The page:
Animation 1. 3D visualization of the Ursus arctos (Taberlet and Bouvet, 1994) geophylogeny over a land-sea map. Nodes and branches are coloured according to the root division between the eastern and western clades. Internal branches are displayed with solid lines and tip-observation branches dashed. The root node is a diamond, internal nodes spheres, tips cones and observations 3D bears. The green polygons indicate the extant range. From Kidd DM. Geophylogenies and the Map of Life (2010). Systematic Biology 59(6), 741-752.
Animation 2. 3D visualization of Artiodactyla (puce, Price et al., 2005) and Hylid frog (green, Smith et al., 2005) geophylogenetic chronograms. Note the visual congruence connections between the Old and New Worlds in both clades.
From Kidd DM. Geophylogenies and the Map of Life (2010). Systematic Biology 59(6), 741-752.
Animation 3. 3D visualization of Guianan harlequin toads (black, Noonan and Gaucher, 2005) and dying poison frogs (red, Noonan and Gaucher, 2006) displayed over an elevation map (green shading) and the river network (Digital Chart of the World drainage layer, available from maproom.psu.edu/dcw/) . Phylogenetic branches are displayed as solid lines, tip-observation branches as dashed lines. Drop lines connecting observations to the ground surface are light-brown.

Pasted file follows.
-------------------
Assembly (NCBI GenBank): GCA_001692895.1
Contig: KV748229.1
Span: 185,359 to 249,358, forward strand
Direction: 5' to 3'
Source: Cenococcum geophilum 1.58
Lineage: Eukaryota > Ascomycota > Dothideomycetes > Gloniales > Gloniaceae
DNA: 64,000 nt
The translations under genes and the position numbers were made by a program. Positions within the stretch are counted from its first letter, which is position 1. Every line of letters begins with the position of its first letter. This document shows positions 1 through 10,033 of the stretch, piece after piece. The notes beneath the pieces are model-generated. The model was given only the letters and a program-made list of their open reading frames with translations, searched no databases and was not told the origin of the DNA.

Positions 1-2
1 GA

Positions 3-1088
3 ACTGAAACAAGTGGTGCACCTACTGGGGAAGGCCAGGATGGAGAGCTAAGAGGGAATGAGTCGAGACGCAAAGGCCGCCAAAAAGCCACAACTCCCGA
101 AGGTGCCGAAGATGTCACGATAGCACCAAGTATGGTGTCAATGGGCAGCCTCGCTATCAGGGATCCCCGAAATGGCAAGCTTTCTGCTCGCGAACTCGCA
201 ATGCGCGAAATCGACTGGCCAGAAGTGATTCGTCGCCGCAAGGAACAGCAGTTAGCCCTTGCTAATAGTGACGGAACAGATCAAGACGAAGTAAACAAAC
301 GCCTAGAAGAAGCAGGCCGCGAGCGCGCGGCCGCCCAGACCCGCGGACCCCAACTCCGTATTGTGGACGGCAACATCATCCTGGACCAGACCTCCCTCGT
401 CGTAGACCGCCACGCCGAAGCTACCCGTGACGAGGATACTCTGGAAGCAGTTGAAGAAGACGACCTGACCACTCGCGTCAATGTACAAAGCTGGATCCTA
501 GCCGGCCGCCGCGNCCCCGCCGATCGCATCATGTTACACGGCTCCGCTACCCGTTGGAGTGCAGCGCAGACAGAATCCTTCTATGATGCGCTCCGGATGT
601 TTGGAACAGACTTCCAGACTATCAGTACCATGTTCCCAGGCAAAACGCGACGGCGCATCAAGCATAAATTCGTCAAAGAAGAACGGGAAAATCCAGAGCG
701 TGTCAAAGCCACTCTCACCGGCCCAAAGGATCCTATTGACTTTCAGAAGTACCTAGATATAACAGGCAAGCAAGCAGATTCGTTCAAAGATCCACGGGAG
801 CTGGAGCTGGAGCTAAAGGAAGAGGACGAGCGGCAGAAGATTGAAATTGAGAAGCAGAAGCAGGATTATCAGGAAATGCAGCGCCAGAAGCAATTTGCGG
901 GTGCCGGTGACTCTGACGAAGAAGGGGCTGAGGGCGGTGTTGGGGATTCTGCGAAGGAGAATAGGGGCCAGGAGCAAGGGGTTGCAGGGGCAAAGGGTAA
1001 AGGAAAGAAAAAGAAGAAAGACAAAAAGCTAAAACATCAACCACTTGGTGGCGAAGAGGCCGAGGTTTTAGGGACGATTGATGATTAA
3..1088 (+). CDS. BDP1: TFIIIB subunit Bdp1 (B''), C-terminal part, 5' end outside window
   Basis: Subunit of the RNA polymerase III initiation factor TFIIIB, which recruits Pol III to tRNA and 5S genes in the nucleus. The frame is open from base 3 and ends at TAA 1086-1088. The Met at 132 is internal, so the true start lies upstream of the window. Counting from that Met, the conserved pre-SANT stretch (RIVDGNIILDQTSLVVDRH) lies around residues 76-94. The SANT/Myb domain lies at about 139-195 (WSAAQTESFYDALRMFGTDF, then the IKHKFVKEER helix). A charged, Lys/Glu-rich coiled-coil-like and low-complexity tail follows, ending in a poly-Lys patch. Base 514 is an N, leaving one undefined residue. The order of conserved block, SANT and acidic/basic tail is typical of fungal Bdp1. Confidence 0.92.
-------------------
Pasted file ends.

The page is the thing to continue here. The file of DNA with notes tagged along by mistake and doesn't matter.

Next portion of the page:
Animation 4. 3D visualization of a geophylogenetic chronogram of the Mexican endemic Goodeidae (Cyprinodontiformes) fish family (green, Webb et al., 2004) and a neighbour-joining tree of a nematode parasite Rhabdochona lichtenfelsi (red, Mejía-Madrid et al., 2007) with a fossil goodeidae (purple fish) and Miocene-Present drainage configurations including the Pleistocene Tenochtitlan-Xalisco-Tollocan palaeolake system (amended from de Cserna and Alvarez, 1995). Dashed-lines show the reticulate connections between drainage basins and within-drainage ecological regions (fluvial and lacustrine). Drainage layers from bottom to top are; 0-1 Ma., 1-3 Ma., 3-9 Ma., 9-12 Ma. and 12-14 Ma. The nematode is vertically positioned to show the correlation between observations (red cylinders) and the margin of the large palaeolake despite the difference in estimated root node age and the estimated age of the lake.